In a lovely remembrance of Kołakowski, Roger Scruton muses on the question of how the Polish thinker “got away with” his incessant assaults on the sacred cows of modern academic thought. His critiques were persistent and incisive, and yet he made very few, if any, enemies. Scruton concludes,
Those who knew Kolakowski will remember his remarkable liveliness, achieved in defiance of long-standing physical frailty. I would encounter him, for the most part, at conferences and academic events. Nothing about him was more impressive than the humour and modesty with which he would deliver his opinions. He wore his scholarship lightly and showed a remarkable ability, until his death on 17 July 2009 at the age of 82, to respond with freshness and understanding to the arguments of others.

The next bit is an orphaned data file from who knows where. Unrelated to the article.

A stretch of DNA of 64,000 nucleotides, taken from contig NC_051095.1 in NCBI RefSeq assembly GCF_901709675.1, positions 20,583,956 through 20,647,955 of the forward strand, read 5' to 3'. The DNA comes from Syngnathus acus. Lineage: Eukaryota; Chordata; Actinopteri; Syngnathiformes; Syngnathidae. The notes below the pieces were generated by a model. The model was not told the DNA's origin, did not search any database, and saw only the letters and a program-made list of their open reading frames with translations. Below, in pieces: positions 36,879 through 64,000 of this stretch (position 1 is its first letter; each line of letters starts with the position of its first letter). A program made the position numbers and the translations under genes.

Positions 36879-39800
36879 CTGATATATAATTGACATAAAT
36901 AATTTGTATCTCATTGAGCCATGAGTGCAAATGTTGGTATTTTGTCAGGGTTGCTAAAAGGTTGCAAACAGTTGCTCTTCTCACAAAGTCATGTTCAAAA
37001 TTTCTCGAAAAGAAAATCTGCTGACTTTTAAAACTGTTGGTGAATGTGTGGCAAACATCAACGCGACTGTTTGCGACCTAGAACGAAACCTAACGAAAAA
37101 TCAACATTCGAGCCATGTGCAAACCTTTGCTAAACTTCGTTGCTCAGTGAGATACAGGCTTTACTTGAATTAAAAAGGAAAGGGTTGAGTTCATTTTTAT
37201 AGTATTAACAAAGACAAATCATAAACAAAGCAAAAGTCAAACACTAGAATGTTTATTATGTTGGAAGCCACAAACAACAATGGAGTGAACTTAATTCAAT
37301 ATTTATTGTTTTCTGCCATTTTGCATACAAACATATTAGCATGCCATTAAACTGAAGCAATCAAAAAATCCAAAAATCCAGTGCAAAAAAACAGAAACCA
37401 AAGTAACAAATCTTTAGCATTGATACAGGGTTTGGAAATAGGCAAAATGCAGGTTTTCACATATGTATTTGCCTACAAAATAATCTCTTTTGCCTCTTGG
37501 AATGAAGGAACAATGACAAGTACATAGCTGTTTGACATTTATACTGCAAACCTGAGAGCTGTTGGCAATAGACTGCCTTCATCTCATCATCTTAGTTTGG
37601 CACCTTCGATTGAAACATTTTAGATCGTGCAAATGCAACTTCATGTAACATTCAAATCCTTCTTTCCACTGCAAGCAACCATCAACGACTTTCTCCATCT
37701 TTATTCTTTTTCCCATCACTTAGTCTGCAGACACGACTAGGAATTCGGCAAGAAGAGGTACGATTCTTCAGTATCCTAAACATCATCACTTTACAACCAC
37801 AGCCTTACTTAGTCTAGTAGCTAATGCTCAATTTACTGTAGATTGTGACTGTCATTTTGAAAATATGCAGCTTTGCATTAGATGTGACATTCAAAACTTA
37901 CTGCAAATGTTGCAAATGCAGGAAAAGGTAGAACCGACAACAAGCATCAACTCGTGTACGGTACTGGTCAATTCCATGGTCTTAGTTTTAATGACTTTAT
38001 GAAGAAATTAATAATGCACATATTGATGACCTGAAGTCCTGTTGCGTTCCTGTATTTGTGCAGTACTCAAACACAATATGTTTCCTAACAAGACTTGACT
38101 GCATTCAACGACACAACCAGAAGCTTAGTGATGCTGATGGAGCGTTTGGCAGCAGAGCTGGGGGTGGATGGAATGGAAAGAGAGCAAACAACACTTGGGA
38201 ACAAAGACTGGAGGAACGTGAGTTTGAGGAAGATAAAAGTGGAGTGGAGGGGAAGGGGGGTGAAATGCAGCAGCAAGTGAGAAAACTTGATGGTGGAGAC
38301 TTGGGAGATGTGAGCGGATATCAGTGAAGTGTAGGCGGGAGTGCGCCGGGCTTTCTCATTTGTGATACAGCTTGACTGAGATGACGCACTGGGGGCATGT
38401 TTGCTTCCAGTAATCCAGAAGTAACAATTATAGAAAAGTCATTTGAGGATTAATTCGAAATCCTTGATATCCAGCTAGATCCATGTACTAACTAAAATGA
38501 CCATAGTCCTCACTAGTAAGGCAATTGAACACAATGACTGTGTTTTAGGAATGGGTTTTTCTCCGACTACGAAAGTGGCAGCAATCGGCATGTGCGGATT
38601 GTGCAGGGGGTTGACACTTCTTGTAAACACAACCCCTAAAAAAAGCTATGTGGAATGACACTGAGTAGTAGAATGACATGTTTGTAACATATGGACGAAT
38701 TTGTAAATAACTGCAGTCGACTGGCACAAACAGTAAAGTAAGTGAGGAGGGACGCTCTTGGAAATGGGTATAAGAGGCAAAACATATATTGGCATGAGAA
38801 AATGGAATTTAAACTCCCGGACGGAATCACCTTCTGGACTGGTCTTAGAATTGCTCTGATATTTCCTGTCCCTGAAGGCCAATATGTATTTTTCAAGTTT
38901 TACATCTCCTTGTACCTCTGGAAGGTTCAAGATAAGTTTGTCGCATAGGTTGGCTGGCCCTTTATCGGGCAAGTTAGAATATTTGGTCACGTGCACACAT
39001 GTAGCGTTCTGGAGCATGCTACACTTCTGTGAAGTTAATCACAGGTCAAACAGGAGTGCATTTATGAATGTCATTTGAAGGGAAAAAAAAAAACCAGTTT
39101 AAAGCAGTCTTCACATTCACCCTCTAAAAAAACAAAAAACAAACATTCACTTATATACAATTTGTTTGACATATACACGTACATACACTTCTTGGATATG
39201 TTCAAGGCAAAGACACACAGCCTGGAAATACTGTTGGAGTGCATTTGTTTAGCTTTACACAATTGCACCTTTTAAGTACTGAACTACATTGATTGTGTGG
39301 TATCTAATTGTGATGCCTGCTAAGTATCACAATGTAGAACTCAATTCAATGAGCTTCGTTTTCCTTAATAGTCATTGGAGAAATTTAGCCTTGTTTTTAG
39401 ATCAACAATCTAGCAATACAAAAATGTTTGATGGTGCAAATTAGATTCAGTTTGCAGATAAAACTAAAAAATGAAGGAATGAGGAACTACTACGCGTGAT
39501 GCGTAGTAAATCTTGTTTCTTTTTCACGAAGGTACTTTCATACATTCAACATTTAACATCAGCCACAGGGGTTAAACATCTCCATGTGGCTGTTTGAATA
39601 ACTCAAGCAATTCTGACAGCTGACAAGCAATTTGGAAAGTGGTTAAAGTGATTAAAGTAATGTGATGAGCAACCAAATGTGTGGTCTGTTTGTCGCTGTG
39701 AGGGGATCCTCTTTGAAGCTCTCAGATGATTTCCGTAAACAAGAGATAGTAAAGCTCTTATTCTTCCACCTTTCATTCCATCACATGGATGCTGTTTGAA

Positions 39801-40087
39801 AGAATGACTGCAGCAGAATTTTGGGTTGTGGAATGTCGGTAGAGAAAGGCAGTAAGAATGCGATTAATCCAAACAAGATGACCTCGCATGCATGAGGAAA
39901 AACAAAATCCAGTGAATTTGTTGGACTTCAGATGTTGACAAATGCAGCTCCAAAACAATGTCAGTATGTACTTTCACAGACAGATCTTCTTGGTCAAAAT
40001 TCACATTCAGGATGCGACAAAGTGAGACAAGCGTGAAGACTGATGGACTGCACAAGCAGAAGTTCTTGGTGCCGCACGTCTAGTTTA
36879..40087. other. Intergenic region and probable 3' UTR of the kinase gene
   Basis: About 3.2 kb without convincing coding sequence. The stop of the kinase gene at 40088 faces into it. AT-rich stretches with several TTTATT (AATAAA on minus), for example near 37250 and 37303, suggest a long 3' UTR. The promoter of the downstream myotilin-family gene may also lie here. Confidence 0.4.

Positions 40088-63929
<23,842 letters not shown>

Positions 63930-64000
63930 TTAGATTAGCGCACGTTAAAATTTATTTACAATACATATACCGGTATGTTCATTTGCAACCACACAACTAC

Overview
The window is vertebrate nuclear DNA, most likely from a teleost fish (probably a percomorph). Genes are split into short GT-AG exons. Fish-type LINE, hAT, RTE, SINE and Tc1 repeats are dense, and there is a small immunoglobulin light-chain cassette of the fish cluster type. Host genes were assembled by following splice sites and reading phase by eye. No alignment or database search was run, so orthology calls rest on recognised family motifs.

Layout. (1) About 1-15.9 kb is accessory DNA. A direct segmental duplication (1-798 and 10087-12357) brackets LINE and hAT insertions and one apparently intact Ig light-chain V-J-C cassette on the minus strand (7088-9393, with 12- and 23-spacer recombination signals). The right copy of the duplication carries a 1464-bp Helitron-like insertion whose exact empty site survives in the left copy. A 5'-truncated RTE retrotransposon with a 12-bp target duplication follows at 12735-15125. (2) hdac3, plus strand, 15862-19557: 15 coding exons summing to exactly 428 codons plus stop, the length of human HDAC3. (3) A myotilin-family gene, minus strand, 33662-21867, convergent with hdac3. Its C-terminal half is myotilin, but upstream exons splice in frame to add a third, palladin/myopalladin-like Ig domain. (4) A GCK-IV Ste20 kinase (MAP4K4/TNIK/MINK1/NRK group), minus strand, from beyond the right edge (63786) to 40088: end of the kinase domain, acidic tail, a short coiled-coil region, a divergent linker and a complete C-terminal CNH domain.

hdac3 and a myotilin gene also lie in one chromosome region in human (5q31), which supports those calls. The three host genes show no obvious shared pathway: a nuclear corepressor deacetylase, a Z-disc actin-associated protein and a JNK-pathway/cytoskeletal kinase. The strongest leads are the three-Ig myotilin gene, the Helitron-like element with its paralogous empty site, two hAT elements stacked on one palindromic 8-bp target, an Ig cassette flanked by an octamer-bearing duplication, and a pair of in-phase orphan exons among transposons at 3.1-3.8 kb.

And perhaps this was his secret, and the explanation of the way in which he “got away with it” — that he never entered the foreground of others’ judgment as a dangerous opponent, but always as a sceptical friend. No alarm-bells sounded when he began his gentle arguments; and even if, at the end of them, nothing remained of the subversive orthodoxies, nobody felt damaged in their ego or defeated in their life’s project, by arguments which from any other source would have inspired the greatest indignation.
To be the “sceptical friend” of those with whom one argues — that’s not a bad ambition.